How much is a headful of long, thick, shiny hair worth? That all depends: If you are the one shaving it off and selling it, you might fetch several hundred dollars. If you’re a client of Mahri Martens-Tomas, a hair augmentation specialist based in Denver and Los Angeles, purchasing even a portion of that same mane could set you back well over $10,000.
“I’m wearing about three ounces right now,” says Martens-Tomas, 59, who has a head of brunette bra-strap-length hair that would look right at home on a statuesque 23-year-old Ukrainian woman—which, incidentally, might be exactly where it originated. “I charge $5,000 for the first ounce and $4,000 for each additional ounce. I put 7.2 ounces on one of my clients. She wants the fullest, thickest hair she can get.”
Wearing an official-looking white lab coat at her Beverly Hills headquarters—offices that she shares with plastic surgeon Randal Digby Haworth—Martens-Tomas could pass for a surgeon herself, though she might have trouble cramming all that hair under a surgical cap. And the cost of one of her services is about the same as an eyelift. Most human-hair vendors sell extensions by the “bundle,” or small cluster, to salons. A consumer who is buying a full head of extensions might, depending on the salon, spend anywhere from $800 to $5,000. And yet, on average, the process at a salon costs less than half of an initial placement with Martens-Tomas, whose clients then schedule maintenance appointments every three or four months, flying in from all over the country or paying for her to come to them.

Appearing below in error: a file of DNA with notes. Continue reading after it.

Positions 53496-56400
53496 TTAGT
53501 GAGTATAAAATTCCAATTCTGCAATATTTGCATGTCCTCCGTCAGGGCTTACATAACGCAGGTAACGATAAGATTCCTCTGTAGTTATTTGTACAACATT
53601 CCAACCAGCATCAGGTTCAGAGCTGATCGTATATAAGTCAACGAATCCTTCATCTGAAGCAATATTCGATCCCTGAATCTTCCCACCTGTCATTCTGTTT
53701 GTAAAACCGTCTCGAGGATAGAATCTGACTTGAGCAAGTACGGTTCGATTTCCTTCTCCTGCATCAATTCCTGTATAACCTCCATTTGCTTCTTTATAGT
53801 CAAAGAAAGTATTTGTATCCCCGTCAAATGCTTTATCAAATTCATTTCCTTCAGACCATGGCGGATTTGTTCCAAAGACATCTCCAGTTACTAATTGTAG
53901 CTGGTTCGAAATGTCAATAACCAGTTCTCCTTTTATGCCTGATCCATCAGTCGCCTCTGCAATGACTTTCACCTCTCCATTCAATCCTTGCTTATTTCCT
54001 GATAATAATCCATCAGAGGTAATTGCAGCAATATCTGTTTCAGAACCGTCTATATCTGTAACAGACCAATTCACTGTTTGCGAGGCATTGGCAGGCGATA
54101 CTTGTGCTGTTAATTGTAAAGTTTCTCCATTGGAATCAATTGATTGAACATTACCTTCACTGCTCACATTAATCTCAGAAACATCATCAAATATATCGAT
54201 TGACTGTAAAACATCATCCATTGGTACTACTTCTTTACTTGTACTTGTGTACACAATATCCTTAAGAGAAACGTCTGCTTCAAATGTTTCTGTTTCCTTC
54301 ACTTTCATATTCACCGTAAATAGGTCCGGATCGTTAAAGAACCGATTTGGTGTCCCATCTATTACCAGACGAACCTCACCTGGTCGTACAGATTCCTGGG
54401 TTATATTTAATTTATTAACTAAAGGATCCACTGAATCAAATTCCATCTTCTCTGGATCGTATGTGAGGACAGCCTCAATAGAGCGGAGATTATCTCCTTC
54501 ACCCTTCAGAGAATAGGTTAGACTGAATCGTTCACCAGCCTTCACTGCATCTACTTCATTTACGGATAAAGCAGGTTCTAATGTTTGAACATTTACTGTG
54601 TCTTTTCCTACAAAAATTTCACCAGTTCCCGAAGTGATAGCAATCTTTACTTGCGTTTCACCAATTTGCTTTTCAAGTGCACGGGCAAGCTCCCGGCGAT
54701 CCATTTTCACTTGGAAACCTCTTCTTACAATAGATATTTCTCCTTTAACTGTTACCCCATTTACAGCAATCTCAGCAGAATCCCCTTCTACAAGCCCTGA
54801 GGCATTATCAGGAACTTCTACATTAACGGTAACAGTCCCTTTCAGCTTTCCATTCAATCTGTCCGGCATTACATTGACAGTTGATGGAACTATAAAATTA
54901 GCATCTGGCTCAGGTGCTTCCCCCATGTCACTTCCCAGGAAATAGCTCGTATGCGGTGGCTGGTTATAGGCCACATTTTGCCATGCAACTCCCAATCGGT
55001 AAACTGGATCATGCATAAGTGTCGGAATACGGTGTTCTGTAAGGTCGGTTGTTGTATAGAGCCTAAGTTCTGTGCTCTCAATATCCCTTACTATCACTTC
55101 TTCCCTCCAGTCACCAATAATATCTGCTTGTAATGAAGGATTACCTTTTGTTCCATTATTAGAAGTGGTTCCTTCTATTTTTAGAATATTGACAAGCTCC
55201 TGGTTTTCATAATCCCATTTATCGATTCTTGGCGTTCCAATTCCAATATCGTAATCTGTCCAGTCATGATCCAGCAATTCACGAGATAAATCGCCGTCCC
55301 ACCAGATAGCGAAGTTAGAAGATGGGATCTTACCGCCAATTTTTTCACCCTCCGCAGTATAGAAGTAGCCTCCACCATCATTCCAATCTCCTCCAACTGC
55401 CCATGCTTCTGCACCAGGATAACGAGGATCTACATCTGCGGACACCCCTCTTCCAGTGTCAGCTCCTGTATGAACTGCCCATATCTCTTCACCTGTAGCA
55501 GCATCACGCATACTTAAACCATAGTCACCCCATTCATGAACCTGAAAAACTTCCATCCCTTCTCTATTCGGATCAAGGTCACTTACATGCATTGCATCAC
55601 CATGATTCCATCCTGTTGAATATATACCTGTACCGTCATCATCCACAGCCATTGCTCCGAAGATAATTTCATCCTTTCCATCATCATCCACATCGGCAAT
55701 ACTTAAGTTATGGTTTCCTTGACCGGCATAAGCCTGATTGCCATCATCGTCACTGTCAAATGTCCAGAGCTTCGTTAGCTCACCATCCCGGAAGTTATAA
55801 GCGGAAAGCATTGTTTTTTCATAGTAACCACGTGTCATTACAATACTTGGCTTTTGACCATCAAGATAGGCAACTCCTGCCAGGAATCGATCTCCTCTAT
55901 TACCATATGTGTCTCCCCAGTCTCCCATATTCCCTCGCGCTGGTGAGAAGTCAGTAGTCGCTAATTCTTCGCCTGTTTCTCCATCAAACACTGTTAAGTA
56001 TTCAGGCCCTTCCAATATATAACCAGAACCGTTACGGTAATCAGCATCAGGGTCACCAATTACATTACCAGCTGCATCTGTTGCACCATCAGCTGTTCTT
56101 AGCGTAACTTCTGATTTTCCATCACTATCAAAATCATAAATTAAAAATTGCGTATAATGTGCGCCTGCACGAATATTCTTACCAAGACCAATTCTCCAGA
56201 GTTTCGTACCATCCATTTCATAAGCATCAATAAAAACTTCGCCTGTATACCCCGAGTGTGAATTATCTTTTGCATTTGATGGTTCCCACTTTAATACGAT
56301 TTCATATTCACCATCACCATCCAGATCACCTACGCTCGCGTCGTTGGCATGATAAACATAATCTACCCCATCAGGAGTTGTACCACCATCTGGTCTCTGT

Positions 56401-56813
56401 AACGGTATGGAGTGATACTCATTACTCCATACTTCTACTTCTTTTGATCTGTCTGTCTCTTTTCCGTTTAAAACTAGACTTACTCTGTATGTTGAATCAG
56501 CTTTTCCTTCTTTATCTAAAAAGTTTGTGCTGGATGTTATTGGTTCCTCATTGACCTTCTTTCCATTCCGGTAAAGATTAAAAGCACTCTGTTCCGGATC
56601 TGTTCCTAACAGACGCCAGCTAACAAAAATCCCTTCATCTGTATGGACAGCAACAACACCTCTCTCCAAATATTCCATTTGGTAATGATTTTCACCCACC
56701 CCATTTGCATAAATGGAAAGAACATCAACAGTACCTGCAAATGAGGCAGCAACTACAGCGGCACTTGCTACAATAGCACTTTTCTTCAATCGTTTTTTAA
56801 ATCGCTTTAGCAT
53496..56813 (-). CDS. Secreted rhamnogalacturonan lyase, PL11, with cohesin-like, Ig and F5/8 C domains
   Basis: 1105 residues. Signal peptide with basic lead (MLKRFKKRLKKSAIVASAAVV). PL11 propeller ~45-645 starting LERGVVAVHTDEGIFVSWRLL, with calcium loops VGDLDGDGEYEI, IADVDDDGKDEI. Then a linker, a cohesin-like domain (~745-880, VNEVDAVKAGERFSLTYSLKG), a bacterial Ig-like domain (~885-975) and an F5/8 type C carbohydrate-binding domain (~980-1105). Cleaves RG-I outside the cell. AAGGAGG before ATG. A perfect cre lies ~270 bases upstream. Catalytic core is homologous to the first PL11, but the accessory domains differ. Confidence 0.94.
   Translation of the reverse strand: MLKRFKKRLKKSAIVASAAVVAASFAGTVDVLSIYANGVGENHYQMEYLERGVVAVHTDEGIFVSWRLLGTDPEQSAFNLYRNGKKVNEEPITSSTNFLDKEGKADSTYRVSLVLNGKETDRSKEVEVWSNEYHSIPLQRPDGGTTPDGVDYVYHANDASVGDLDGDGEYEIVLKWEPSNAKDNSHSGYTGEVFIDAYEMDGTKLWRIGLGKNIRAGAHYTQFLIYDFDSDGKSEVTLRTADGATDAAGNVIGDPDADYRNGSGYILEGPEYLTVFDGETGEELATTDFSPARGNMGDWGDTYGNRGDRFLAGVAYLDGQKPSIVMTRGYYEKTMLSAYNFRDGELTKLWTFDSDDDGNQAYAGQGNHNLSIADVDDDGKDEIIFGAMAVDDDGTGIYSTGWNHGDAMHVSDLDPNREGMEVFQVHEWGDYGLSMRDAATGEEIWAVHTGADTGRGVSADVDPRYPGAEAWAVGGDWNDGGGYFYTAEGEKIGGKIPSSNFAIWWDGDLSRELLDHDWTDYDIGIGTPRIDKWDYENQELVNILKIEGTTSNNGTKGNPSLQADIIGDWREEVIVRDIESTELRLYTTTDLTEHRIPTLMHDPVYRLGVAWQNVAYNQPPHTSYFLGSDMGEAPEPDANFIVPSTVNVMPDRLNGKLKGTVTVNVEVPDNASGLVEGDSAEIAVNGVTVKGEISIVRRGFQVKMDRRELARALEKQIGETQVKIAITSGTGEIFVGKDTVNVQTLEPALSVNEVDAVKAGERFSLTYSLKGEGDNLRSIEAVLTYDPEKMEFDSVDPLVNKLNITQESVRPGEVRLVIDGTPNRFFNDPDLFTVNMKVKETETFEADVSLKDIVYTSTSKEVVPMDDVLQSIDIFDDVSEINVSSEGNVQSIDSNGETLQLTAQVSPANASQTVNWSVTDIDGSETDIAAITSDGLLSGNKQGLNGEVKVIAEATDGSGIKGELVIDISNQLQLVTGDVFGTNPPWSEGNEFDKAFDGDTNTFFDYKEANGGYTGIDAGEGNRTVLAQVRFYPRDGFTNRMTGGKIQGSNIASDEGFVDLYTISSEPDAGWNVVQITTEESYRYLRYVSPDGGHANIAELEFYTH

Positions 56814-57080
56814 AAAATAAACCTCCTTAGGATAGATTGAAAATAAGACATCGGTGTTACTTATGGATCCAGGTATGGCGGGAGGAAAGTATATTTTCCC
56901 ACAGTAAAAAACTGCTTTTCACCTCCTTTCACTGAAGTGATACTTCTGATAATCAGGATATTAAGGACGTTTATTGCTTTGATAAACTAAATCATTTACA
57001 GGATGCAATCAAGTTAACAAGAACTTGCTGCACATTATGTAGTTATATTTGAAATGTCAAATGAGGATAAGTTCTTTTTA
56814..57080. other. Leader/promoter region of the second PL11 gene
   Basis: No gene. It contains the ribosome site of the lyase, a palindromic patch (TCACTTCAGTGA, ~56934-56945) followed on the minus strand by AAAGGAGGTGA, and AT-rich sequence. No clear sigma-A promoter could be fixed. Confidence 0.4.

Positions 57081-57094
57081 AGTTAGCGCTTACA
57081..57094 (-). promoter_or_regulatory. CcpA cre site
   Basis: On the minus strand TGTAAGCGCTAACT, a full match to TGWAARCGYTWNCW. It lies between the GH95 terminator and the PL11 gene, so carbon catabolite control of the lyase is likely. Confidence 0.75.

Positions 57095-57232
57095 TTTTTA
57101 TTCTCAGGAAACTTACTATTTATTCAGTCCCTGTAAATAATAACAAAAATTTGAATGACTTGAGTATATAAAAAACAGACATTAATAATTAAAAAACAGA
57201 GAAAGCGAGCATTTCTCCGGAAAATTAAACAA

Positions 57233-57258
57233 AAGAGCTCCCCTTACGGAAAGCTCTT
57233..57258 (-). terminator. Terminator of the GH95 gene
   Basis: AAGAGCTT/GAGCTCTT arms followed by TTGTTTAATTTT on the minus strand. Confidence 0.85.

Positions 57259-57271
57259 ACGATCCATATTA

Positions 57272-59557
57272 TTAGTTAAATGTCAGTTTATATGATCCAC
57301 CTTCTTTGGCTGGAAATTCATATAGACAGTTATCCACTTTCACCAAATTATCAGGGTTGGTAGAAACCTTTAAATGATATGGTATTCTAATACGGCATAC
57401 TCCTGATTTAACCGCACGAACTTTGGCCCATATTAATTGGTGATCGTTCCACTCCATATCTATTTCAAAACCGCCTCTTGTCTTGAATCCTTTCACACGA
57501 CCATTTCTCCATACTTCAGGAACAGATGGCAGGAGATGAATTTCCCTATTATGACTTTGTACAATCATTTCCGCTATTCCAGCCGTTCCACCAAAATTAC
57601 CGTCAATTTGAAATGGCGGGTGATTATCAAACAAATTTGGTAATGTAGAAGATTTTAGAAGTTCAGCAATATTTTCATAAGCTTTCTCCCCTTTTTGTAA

Having never been a stylist, Martens-Tomas traveled a unique path to her current status as one of the world’s most expensive specialists in extensions (she prefers her proprietary term “microtresses”). “I was studying mathematics at [the University of Colorado at] Boulder, and to put myself through school, I did some modeling,” she says. “They could clip pieces in for photo shoots and make your hair look great. Then I’d have to take them out, and I’d have my own thin hair again.” After college she became an interior designer. “That may seem kind of strange, but to me, math is about finding balance,” she says. “I’d look at a room and think [about] how to balance color, proportion and scale. It was always an a-plus-b-equals-c equation for me.”
But all the while, the model-mathematician-decorator was obsessed with her hair. “Even when I was 10 or 20, I had thin hair and wished it was thicker,” she explains. “I tried everything. In the late Eighties I came to Los Angeles and spent thousands of dollars to have extensions glued, sewn or bonded into my hair. The results didn’t look natural. It was often painful. And it damaged the hair that I did have. By 1990 I said, ‘Maybe I should just do this myself.’”